I’m feeling a little kvetchy.
We are commanded to guard not only our souls, but also our bodies. Beyond the usual requirements of adequate and proper rest, nourishment, exercise, and the like, this custodial position requires us to be critical consumers of health care. Sadly, many of us shirk our responsibilities, evading our obligations by elevating health care providers to positions of decision-makers. Equally sadly, those of us who elect to fight for our well-being, to question procedures employed merely for the sake of protocol, get stigmatized in the least, or demonized, more often.
Very recently, a torn knee ligament brought me to my kupa. Although I am fat, frumpy, b’ayin tova, over fifty year-old woman, I have engaged in regular exercise all of my life. While no longer a martial arts practitioner, in recent years, I’ve stoked my metabolism through: weigh lifting, elliptical cycling, power walking, and swimming. These days, I especially like pushing through laps and participating in water aerobics classes. Nonetheless, in midlife, as in my youth, I’ve intermittently had exercise-related or exercise-exacerbated injuries.
Knee problems are among my chronic tribulations. I was even photographed in a knee wrap in my early thirties! Now, twenty years later, I’m back to ace bandages. In the interim, whenever I’ve suffered a flare up, I’ve checked the condition of my exercise shoes (replacing them can be solution enough), modified my activities, and sought acupuncture or other alternative strategies. Almost always such tactics worked.
This year, though, in the midst of turning my house upside down in preparation for Pesach and for spring cleaning (I’m an honest balabusta), I managed to repeatedly aggravate an existing condition. Simply, tripping on puddles of water when my connective tissue was already stressed and doing so again and again led to a bad end. To wit, I wound up at Terem, an emergency medical center, where I received orders to ice, to compress, to rest, and to elevate. That drill was not unexpected. What’s more, I was not shocked that the Terem team asked me to “promise” to see my regular doc after the holidays and to consider seeing an orthopedist, as well, if my situation did not improve.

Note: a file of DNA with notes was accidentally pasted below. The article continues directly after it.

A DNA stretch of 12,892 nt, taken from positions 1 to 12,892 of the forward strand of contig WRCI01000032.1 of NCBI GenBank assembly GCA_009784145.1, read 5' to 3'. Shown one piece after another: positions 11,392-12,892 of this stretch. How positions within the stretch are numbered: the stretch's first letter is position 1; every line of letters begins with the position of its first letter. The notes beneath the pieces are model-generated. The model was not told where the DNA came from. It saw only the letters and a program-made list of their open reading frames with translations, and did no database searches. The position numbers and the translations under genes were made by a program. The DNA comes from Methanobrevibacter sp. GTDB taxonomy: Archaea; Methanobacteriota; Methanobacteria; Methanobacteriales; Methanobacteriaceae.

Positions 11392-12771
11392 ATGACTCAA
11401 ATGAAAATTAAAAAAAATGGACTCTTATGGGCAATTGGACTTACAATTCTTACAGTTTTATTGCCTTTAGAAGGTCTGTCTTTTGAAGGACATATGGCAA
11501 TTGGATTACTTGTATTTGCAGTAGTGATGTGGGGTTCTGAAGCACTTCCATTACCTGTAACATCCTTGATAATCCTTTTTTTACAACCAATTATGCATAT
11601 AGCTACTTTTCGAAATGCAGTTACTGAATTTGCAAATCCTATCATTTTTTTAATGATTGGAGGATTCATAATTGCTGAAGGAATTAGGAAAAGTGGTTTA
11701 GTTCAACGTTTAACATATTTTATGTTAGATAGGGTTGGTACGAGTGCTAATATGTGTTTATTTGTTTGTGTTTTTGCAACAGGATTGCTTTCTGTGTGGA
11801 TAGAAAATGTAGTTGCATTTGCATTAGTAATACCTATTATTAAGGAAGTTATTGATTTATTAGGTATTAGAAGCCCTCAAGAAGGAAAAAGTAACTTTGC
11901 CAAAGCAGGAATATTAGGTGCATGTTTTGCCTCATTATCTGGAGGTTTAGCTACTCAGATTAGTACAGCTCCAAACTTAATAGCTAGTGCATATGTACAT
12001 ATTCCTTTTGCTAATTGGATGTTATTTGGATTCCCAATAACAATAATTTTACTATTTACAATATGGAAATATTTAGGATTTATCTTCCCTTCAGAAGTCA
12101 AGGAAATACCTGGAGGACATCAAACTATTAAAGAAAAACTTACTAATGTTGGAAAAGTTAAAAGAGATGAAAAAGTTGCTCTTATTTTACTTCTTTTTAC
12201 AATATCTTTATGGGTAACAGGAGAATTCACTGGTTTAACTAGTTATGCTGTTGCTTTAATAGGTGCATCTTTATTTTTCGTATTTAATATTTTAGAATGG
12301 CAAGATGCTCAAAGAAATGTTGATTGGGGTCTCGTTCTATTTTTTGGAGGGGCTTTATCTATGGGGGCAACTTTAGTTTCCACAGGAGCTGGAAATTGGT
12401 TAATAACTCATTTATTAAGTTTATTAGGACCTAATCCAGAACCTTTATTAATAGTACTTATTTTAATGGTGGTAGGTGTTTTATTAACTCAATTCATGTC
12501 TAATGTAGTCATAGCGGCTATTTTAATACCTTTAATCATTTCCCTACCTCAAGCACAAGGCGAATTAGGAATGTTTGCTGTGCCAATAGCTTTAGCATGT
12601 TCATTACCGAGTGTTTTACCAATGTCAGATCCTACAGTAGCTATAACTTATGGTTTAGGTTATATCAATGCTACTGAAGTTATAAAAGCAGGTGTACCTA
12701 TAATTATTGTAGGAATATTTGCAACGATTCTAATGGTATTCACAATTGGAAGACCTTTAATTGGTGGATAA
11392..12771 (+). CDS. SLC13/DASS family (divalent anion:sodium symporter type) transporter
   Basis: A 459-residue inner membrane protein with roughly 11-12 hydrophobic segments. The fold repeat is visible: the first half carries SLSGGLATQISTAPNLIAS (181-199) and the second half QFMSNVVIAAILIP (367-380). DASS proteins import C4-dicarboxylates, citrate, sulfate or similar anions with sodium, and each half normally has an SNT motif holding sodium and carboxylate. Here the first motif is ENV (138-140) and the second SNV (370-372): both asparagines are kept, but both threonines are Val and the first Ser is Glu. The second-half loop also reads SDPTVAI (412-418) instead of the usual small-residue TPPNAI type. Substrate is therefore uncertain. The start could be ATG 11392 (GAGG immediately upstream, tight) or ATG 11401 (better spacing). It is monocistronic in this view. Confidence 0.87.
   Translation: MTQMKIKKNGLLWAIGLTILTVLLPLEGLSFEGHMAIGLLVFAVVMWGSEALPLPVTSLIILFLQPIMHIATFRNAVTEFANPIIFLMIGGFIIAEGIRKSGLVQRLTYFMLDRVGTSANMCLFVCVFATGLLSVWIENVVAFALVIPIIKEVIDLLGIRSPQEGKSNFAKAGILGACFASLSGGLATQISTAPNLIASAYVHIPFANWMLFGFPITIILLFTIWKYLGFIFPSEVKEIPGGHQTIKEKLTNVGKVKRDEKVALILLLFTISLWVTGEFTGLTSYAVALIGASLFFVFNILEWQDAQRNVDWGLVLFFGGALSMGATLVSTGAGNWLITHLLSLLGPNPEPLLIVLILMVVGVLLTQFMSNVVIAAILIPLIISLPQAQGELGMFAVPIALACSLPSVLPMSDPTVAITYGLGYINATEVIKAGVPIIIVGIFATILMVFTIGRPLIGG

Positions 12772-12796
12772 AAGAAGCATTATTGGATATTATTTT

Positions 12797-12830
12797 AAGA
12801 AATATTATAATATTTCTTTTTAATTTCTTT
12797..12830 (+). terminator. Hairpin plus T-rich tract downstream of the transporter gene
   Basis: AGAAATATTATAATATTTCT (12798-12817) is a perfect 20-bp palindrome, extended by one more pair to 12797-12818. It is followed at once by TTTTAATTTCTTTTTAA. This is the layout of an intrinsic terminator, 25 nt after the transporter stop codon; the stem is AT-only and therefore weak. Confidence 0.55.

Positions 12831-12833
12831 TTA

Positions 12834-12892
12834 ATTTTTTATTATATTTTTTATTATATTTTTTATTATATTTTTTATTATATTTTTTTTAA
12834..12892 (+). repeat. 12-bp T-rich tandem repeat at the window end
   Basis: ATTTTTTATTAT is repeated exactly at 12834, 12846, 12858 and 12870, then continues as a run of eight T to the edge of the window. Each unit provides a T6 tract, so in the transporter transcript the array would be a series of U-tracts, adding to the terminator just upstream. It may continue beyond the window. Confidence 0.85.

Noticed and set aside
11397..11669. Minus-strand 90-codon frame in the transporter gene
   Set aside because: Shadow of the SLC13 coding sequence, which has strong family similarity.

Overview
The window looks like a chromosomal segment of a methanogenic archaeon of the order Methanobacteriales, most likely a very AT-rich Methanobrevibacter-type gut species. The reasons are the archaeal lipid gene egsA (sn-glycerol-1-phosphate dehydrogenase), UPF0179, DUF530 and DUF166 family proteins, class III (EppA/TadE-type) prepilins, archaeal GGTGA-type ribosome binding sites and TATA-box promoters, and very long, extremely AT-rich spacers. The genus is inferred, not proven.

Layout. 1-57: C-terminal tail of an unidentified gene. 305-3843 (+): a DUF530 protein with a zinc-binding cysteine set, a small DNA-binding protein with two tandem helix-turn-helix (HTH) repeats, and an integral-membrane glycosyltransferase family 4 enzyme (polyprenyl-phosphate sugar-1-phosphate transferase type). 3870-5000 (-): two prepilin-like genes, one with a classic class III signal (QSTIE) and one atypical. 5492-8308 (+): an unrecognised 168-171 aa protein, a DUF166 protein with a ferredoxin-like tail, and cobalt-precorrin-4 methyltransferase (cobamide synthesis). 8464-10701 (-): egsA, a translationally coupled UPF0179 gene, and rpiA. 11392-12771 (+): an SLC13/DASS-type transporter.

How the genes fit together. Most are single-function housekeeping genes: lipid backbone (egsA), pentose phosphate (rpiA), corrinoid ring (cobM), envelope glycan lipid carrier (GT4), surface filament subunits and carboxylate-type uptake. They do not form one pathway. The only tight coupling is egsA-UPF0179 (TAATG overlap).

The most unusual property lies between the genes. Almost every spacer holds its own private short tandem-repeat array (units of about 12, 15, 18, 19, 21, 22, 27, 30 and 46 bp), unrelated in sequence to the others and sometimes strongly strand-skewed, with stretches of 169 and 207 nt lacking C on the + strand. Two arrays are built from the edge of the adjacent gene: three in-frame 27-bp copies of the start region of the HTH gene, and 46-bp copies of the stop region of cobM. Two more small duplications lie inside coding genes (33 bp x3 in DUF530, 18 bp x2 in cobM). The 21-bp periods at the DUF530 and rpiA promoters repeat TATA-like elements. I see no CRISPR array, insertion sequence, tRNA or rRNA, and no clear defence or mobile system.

A few days ago, I saw my doc. That practitioner, whom my family adores, greeted me with confusingly amazing rhetoric. He suggested that I: reengage in all ambulation, take a prescription drug if my pain increased as a result of my activity, and ought to feel admonished for not embracing protocol in dealing with others of my chronic issues. He concluded his rant by writing me scripts for: pain killers, an orthopedist, getting my knee wrapped “expertly” by someone from the kupa’s nursing station, and complex blood tests for my other problems.
I filled the drug order at an associated pharmacy, but will likely never take a single dose of that medication. The offered compound is first an antipyretic and only secondarily an analgesic. In addition, that particular medication has been banded for more than forty years in the USA (where most of the world’s pharmaceutical testing occurs) and in large sections of Europe. In fact, liberal Sweden pulled the drug from the market, reintroduced it, and then banned it a second time. Worse, that pill can cause life-threatening blood disorders and is usually reserved, where used, for post operative or cancer-generated levels of pain.